In addition to her interest in classics, D’Angelo is a residential college adviser in Mathey College. She is editor of The Nassau Literary Review, a peer mentor at the Humanities Council, a fellow at the Writing Center, managing editor of “Tortoise: A Journal of Writing Pedagogy,” and a member of the Behrman Undergraduate Society of Fellows.
Hoffmeyer, of Florence, South Carolina, is majoring in comparative literature and pursuing certificates in Chinese language and culture and music performance (piano). At Oxford, he plans to pursue the M.St. in Modern Languages.
His research analyzes the interplay between music and literature, and his interests lie in extending access to music to more people and communities. A distinguished musician, he earned a silver medal at the 2015 Fischoff National Chamber Music Competition and was a Young Artist at the Southeastern Piano Festival, where he also helped judge the Arthur Fraser International Piano Competition.
“John is one of the most impressive undergraduate students I have met in almost two decades of teaching at Princeton,” said Daniel Heller-Roazen, the Arthur W. Marks ’19 Professor of Comparative Literature and the Council of the Humanities. “He is at once extraordinarily talented, deeply committed to learning and passionately devoted to the study of fields rarely pursued by a single student: literature, philosophy, music history and piano performance.”
Heller-Roazen added: “John has also mastered a set of skills rarely to be observed, even among our very best students. He writes about 20th century German philosophy with subtlety and precision. He’s a distinguished linguist, having studied French, German and Chinese. Perhaps even more impressive is the fact that, even as he has pursued his scholarly interests, John has become a serious pianist, with a deep interest in the history of music.”
Hoffmeyer founded the Princeton Chamber Music Society (PCMS) last year with the goal of extending access to Princeton’s music faculty to communities beyond campus.
“The core of PCMS’ mission lies in musical and scholastic enrichment through accessible chances for collaboration,” Hoffmeyer said. “We place musicians in small groups based on interests, time commitment and level of experience, giving them access to coaching from Princeton faculty and performance opportunities across campus and beyond. I didn’t imagine … that through perseverance, commitment, and a shared set of ideals, we would organize a ten-concert series for the 2018-19 year, along with masterclasses, guest artists and outreach opportunities on campus and beyond.”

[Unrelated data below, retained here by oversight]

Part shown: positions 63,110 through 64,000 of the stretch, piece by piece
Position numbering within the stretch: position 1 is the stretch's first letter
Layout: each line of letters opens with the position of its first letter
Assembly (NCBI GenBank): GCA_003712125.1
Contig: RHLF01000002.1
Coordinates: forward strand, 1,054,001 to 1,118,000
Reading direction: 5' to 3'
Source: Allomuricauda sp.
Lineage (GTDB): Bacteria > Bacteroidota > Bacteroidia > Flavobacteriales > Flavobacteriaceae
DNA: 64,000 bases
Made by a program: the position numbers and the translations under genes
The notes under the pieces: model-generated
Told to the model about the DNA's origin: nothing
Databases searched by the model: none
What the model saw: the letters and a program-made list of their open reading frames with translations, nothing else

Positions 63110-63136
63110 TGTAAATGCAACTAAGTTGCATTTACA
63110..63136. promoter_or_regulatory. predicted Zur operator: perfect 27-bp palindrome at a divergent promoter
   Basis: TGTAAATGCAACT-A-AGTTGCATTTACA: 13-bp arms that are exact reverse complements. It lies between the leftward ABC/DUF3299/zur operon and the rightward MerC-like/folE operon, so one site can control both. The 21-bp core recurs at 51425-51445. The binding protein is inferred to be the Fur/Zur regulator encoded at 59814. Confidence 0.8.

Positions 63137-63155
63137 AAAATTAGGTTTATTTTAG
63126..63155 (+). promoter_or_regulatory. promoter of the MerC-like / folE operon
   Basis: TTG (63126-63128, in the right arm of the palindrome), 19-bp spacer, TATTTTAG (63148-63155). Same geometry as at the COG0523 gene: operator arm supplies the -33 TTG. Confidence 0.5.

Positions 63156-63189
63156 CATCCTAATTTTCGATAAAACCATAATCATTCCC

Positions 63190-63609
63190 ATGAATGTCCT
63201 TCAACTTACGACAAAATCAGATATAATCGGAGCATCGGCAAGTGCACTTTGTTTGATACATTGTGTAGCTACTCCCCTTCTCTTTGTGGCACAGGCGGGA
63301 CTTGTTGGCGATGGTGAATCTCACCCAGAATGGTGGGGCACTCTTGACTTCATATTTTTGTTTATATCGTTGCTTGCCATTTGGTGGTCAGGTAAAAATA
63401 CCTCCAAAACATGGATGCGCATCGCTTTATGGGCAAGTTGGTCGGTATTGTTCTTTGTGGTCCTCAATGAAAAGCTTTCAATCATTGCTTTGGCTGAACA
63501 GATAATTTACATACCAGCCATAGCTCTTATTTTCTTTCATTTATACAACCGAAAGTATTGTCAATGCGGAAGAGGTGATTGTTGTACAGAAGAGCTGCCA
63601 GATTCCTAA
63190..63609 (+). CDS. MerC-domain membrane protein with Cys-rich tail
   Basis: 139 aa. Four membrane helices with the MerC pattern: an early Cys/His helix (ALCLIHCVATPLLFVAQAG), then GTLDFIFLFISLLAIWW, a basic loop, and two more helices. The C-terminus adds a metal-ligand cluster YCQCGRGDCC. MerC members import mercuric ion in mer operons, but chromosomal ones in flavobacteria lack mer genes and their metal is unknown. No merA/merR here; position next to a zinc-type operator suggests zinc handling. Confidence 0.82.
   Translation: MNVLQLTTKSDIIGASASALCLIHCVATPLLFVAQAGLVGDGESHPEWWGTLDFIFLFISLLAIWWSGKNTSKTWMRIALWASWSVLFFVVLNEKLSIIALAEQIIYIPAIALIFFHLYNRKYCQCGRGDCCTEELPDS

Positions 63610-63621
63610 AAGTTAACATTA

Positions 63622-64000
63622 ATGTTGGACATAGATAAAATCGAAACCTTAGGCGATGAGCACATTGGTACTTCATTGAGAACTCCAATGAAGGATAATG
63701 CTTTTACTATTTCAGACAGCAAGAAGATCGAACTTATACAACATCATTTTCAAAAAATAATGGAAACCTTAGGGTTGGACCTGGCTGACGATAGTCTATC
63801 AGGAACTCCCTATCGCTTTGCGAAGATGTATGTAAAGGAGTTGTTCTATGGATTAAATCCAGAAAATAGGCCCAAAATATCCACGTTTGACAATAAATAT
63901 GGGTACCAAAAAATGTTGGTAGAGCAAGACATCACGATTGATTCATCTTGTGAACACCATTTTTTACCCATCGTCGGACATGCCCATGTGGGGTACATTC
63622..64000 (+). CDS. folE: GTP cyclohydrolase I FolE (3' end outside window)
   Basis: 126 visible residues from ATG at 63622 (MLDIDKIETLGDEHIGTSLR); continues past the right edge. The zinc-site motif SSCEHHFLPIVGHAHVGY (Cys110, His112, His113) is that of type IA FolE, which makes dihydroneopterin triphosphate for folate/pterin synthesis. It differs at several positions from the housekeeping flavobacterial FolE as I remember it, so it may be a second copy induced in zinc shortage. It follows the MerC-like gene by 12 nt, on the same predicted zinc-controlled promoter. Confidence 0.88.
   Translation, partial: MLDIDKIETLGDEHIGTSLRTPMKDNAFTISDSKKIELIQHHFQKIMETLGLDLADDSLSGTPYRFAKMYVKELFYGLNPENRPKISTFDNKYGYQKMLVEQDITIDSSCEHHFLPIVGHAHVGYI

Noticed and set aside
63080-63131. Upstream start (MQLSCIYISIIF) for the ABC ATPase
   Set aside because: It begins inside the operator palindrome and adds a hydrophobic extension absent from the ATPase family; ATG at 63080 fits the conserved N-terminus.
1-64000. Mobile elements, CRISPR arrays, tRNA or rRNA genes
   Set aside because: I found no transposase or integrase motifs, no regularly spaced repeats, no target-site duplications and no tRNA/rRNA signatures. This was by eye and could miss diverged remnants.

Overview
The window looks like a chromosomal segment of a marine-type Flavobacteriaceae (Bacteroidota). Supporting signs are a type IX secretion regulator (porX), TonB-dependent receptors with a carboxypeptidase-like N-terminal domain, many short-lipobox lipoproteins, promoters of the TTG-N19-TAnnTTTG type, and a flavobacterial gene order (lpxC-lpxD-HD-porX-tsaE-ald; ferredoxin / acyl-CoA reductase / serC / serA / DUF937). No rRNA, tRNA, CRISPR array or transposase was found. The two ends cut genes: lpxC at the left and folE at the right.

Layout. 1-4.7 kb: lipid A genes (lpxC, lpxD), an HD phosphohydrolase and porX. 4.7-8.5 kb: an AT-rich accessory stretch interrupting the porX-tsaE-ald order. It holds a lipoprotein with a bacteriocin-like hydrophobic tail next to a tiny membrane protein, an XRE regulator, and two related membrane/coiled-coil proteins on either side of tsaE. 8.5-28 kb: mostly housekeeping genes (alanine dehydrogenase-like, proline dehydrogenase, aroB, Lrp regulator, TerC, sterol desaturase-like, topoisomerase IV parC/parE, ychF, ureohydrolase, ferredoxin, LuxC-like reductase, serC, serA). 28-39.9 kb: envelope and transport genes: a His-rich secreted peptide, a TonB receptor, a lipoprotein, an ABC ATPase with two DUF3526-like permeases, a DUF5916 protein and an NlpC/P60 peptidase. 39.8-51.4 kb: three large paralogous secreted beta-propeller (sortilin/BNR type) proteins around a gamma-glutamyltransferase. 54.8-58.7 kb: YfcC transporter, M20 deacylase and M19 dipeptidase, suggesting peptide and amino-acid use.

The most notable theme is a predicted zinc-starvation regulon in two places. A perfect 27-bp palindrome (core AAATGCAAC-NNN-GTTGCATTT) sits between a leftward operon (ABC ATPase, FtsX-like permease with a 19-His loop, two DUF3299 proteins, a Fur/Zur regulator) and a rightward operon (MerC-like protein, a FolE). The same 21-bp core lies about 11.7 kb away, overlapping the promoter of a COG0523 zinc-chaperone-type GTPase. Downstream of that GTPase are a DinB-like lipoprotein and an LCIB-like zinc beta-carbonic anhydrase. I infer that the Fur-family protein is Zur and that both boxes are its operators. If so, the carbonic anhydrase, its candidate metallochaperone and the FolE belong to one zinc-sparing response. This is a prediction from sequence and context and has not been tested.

Hoffmeyer said his time at Oxford will allow him to grow as a scholar and a performer.
“While at Oxford, I plan to work with students and faculty on campus, along with the Oxford Chamber Music Society, to develop interdisciplinary performance opportunities like what PCMS has offered at Princeton,” he said. “The Rhodes Scholarship thus offers me the chance to foster enriching collaborative opportunities between musical performance and academic scholarship through inter-institutional and international exchange, and these experiences would carry me into my career path.”
Following his studies at Oxford, Hoffmeyer said he hopes to complete a Ph.D. in music or comparative literature, and present lecture-recitals that cross between music, literature and philosophy.
Hoffmeyer is a member of Mathey College at Princeton. He also is the Princeton ambassador for the Intercollegiate Chamber Music Festival, a student representative on the Princeton University Concerts Committee and a fellow at the Writing Center. He previously was co-president of the student music ensemble Opus 21, a member of the Princeton Shakespeare Company and a co-project leader of Princeton Music Outreach.